Therese McMillan is currently the Acting Administrator of the Federal Transit Administration (FTA). She joined FTA as Deputy Administrator on July 2, 2009. As Deputy, McMillan assisted the Administrator in leading a staff of more than 500 in the Washington D.C. headquarters office and 10 regional offices throughout the United States, and implementing an annual budget approximating $10 billion. With the passage of a new surface transportation authorization, MAP-21, she has assumed a key role in guiding FTA’s implementation of transit-related provisions in the law and overseeing the development of critical guidance.
Prior to her appointment, Ms. McMillan was the Deputy Executive Director-Policy at the San Francisco Bay Area Region’s Metropolitan Transportation Commission, where she was responsible for strategic financial planning and MTC’s management of federal, state and regional fund sources for transit, highways, roadways and other modes; state and federal legislative advocacy, and public affairs and community outreach.
Safety Depends on Working Infrastructure
Our existing transit infrastructure is in a challenging place whereby we estimate that there’s a current backlog of $87 billion in maintenance and repair on the existing system…One big link that probably shouldn’t be a surprise to anyone is that if you have infrastructure that is not in a state of good repair, that can create compromises in safety.
Transit Generates Jobs and Spurs Investment
The economic impact of transit investments has different faces…First, it should be recognized that any time you are building and repairing transit services, that in and of itself is creating jobs in the near term. Another thing, though, that’s important to think about in terms of economic impact, is the ability of transit to connect people to their jobs, and often to connect them in a more efficient and effective way than being caught in traffic and congestion.
No Two Transit Systems Are Alike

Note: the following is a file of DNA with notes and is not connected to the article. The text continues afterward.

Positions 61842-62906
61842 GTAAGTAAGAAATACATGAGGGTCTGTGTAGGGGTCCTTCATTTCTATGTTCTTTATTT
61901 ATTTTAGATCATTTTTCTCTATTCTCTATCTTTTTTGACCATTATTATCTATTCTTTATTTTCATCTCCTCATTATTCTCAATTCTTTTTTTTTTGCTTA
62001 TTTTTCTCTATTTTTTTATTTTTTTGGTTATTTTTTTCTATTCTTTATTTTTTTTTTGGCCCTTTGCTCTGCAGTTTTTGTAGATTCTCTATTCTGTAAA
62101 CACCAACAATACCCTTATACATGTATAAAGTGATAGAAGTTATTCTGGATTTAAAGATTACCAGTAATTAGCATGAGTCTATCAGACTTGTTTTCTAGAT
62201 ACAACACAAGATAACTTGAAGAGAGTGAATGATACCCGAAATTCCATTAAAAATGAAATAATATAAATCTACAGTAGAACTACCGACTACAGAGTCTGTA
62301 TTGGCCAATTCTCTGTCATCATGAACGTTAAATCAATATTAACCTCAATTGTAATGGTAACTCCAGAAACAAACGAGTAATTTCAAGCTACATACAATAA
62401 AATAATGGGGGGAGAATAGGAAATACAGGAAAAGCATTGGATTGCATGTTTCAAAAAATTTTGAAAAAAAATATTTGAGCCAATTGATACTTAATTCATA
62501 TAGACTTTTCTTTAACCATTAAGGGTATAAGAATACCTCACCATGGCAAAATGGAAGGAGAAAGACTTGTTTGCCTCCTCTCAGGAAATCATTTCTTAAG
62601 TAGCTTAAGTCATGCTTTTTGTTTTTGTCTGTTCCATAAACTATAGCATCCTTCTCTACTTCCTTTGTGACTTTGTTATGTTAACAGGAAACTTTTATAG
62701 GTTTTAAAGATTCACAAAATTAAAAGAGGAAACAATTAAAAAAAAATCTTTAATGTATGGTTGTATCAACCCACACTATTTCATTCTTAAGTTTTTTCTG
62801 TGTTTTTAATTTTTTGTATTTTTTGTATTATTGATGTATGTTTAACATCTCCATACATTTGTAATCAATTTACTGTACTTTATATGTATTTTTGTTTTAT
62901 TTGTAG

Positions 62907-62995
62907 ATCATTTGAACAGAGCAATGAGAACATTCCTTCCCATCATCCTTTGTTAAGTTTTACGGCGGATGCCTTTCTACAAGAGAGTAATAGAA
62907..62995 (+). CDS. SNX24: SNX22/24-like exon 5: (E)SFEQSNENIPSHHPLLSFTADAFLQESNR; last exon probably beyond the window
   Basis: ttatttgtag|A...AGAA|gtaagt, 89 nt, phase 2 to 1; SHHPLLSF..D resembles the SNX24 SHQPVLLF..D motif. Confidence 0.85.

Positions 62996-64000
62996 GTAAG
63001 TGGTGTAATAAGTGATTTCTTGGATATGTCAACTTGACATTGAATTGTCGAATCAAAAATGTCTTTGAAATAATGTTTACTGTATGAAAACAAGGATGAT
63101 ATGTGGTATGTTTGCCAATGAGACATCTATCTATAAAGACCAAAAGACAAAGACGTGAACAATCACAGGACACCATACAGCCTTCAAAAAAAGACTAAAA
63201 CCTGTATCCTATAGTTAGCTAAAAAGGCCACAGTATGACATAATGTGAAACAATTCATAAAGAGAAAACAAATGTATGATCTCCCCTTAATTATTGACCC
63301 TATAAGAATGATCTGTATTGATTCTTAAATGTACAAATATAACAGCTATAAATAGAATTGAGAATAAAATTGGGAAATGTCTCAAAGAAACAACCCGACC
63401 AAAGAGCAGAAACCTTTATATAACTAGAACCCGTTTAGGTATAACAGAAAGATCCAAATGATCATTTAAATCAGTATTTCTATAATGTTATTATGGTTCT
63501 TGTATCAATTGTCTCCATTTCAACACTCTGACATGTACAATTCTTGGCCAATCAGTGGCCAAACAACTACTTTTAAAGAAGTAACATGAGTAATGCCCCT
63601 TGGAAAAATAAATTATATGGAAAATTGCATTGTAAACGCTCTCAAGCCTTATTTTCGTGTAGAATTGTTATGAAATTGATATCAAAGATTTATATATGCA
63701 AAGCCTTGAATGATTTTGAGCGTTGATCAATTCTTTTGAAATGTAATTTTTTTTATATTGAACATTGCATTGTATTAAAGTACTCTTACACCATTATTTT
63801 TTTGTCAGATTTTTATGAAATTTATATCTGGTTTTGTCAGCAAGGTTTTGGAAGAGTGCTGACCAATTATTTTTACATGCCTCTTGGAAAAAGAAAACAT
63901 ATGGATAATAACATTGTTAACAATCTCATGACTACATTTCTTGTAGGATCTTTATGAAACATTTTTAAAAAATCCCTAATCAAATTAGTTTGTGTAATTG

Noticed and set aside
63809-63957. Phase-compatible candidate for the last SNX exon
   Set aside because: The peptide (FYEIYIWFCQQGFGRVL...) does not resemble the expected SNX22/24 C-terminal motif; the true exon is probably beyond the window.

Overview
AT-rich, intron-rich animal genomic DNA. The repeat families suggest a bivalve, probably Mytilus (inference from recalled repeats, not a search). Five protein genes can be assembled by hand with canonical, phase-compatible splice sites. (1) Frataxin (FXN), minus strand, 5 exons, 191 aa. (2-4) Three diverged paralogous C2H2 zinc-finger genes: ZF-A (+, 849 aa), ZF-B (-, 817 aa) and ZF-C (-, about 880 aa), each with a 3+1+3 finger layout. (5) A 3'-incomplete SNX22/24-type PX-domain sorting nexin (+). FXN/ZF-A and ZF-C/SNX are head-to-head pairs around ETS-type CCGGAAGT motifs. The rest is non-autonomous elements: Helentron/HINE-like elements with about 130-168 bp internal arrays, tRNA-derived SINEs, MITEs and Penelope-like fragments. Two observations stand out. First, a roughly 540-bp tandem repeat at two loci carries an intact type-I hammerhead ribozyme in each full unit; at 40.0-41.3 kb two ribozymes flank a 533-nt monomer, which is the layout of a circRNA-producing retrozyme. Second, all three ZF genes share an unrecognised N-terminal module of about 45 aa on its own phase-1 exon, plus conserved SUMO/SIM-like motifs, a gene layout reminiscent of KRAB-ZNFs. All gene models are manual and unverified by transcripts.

One of the things that’s been a mantra for the Federal Transit Administration is that if you’ve seen one transit agency, you’ve seen one transit agency, because what transit can mean to any community can be vastly different..I think it’s more a matter of how can we invest in transit in a way that provides enough resources to respond to the unique needs of a community…
Communities Should Set Their Own Goals
…Good public policy, no matter what the subject, benefits from an educated and engaged citizenry…In transportation, one of the things that certainly we have encouraged is the involvement of communities to set their visions so that we can help them realize their visions. And in setting those visions the best ones are the ones where the community members themselves, the general public, interested stakeholders, local elected officials, work together to develop that vision.
The Federal Transit Administration (FTA): Maintaining Infrastructure & Securing New Investments
The core of our work is managing federal funding for transit infrastructure, and in some cases for transit operations. Within that, it’s very important to recognize that we do a lot and put a lot of attention toward making sure that our existing infrastructure remains in a state of good repair…Then we also play an important role in the process of getting funds out for new capital projects.